New Brunswick’s decision to focus solely on COVID-19 vaccination in the face of rising COVID cases fueled by highly transmissible Omicron BA.5 and BA.4 subvariants is a “bad strategy “, according to an infection control epidemiologist.
It’s the one that Colin Furness predicts will fail and put children under five, who are currently unvaccinated, at greater risk.
“Every government in the world that has relied on some way to control this has failed,” said Furness, an assistant professor at the University of Toronto. “One strategy is not enough.”
As COVID cases rise and the coronavirus becomes more prevalent in the community, infants and preschoolers will face an increased risk of infection, he said.
“So you have a lot of childhood illnesses that would be completely preventable if we worked to reduce the prevalence,” he said.
Furness was responding to comments earlier this week from the province’s chief medical officer, who said a return to mandatory masking or other protective restrictions was not being considered.
“At this point…we don’t have that conversation,” Dr. Jennifer Russell told CBC News.
“The message right now is about vaccination, because that’s what’s going to reduce the risk of having serious consequences and requiring hospitalization.”
On Tuesday, the province announced it was now offering a fourth dose of a COVID-19 vaccine to anyone 18 and older, provided five months have passed since their last dose.
The decision to lower the eligibility age from 50 comes as COVID has claimed the lives of four more New Brunswickers over the past week, the number of hospitalized COVID-19 patients nearly doubled to 95, seven of which require intensive care, and nearly 2,500 new infections have been reported, according to figures released on Tuesday.
Furness agrees with the expanded eligibility for second boosters, but is disappointed with the change in public messaging, urging those at particular risk to get the extra dose instead of encouraging everyone to get vaccinate to help protect those who cannot.
After more than two years of the pandemic, Furness called it a “huge mistake” not to recognize that a “multimodal strategy” is needed.
Ontario is taking a similar approach, “meaning we’re not going to do anything. We’re just going to sit and watch and hope it doesn’t get really bad, even though we know health care are really tense. And we’re going to suggest that vaccination might be a good thing,” according to Furness. “And that’s not enough.”
Still, Furness isn’t surprised New Brunswick isn’t considering mandatory mask-wearing. Mask mandates have become a political decision, he said.
“And there doesn’t seem to be a political appetite anywhere to introduce that kind of protection, or reintroduce that kind of protection.”
This too, he argues, is a mistake.
One of the problems, Furness said, is “there’s been so much public confusion and scientific change around masks that there’s a lot of room for people to say, ‘Oh, masks don’t work. not “.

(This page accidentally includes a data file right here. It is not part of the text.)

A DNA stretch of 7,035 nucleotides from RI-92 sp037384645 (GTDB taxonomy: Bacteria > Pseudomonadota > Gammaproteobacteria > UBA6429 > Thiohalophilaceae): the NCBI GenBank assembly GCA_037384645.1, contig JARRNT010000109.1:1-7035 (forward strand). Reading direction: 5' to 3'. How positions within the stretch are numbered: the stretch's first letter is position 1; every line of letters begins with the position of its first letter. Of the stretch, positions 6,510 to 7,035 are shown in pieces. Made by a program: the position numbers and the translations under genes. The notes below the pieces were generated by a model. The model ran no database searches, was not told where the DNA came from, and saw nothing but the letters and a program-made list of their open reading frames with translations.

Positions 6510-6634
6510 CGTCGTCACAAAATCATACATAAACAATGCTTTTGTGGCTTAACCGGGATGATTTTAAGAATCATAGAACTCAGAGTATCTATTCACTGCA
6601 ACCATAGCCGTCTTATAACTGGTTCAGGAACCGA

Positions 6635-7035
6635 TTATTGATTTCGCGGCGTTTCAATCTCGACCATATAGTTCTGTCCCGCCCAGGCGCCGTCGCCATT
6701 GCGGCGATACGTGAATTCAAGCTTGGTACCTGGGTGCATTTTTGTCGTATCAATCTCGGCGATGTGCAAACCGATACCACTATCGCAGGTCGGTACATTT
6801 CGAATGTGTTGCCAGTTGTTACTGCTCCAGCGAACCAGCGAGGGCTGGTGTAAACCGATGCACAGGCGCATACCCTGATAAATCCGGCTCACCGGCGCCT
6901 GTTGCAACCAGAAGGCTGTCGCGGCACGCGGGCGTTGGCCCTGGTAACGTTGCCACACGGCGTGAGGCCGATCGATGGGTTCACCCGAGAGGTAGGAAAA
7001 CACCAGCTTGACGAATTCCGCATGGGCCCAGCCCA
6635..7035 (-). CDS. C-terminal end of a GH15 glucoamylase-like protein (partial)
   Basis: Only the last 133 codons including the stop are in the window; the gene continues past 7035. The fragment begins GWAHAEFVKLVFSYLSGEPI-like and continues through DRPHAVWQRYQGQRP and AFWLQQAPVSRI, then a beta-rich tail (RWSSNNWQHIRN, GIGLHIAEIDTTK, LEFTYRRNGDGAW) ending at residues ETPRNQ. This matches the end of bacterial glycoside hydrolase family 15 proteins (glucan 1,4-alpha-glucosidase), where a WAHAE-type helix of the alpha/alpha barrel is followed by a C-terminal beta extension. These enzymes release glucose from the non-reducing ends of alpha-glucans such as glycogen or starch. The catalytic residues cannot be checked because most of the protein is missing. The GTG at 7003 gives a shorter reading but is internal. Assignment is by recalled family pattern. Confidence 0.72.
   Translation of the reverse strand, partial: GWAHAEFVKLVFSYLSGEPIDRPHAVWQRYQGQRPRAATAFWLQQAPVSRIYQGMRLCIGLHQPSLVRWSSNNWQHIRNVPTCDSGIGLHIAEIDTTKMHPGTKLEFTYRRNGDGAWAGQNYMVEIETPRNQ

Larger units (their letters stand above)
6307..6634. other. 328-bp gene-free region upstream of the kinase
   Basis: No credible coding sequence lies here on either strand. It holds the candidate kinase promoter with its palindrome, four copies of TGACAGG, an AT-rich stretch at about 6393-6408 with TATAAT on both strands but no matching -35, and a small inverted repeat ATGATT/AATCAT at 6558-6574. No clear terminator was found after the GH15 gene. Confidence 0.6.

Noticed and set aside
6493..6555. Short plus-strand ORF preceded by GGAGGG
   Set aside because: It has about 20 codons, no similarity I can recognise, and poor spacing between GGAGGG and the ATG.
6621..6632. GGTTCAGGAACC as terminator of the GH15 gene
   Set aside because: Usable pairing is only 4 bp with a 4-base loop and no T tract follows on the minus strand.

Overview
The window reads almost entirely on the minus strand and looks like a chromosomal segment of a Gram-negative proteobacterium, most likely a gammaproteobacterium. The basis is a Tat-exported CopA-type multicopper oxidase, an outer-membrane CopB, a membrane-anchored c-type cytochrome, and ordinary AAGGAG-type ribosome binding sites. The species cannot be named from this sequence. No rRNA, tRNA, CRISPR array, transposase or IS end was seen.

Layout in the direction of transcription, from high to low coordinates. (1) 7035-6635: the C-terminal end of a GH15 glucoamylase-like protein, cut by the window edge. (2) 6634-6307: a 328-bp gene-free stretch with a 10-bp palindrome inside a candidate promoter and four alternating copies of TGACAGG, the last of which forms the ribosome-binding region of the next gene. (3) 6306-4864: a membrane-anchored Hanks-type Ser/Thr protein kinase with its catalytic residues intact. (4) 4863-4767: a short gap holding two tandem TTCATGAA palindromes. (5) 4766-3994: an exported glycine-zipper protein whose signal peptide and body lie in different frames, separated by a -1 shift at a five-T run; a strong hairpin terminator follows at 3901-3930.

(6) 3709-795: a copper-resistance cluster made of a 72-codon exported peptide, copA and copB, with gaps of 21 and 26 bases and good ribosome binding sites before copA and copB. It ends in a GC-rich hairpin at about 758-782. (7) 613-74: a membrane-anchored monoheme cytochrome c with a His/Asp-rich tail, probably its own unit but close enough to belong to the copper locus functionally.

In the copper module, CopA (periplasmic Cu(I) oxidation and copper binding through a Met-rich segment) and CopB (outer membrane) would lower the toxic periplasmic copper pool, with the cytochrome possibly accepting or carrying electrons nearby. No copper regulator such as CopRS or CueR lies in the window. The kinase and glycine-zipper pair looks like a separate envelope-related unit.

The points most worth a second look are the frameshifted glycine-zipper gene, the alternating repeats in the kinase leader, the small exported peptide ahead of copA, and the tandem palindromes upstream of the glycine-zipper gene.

Also, while the federal government and many countries have recognized that COVID is airborne, they don’t know of any provinces that have.
“It’s a problem because if you haven’t recognized it, you’re not really educating people that they actually need to wear respirators” to protect themselves from an airborne pathogen. ‘air.
“And so to me, it’s kind of misguided to limit the conversation to, do we need mask mandates or not, because if we’re going to impose the wrong kind of masks, or if we’re going to impose a rule without explaining people how these things work and why, well, we’re going to have [many] people don’t understand, don’t understand, pointing out that lousy masks don’t work and therefore masks don’t work,” he said.
“You’re increasing the cacophony, the confusion, the resistance, and you’re also missing a real opportunity for people to truly stay safe.
“So it’s not just about, should we mandate masks? We have to provide respirator masks. We have to educate people about them. And that’s what’s not happening. And that’s , I think, really short-sighted.”
With the knowledge of masks, mask mandates might not be necessary, Furness suggested.
A behavioral scientist steps in
People will wear masks if they know a good reason to do so, according to Simon Bacon, a behavioral scientist at Concordia University in Montreal.
It’s no surprise that many people aren’t wearing masks despite a resurgence of COVID-19, he said.
By removing the mandates and not providing more information about the risks and benefits, the government has sent the message that masking is not important and that all is well.
“You know, masks have been very politicized. And, you know, we’ve heard a lot of political rhetoric around masks. So, you know, they come with some baggage at this point,” Bacon said.
“So people have to kind of assess their own personal risk. They have to assess the risk that they put other people they interact with.
“Someone can be young and healthy and vaccinated and ready to roll the dice on whether or not they get COVID. But they have to think about who they are interacting with. What would be the consequences if they got COVID Who would he pass it on to? at?
“You might not end up in the hospital, but a lot of people are knocked out for a week. Well, we’re about to [in] the holiday season. Does anyone want to feel, you know, lazy and have symptoms and think about going on vacation? Probably not.”
As the number of cases increases, Bacon expects more people to start wearing masks again and to be more careful about hand washing and keeping their distance from others. That’s what happened during the spikes earlier in the pandemic, he noted.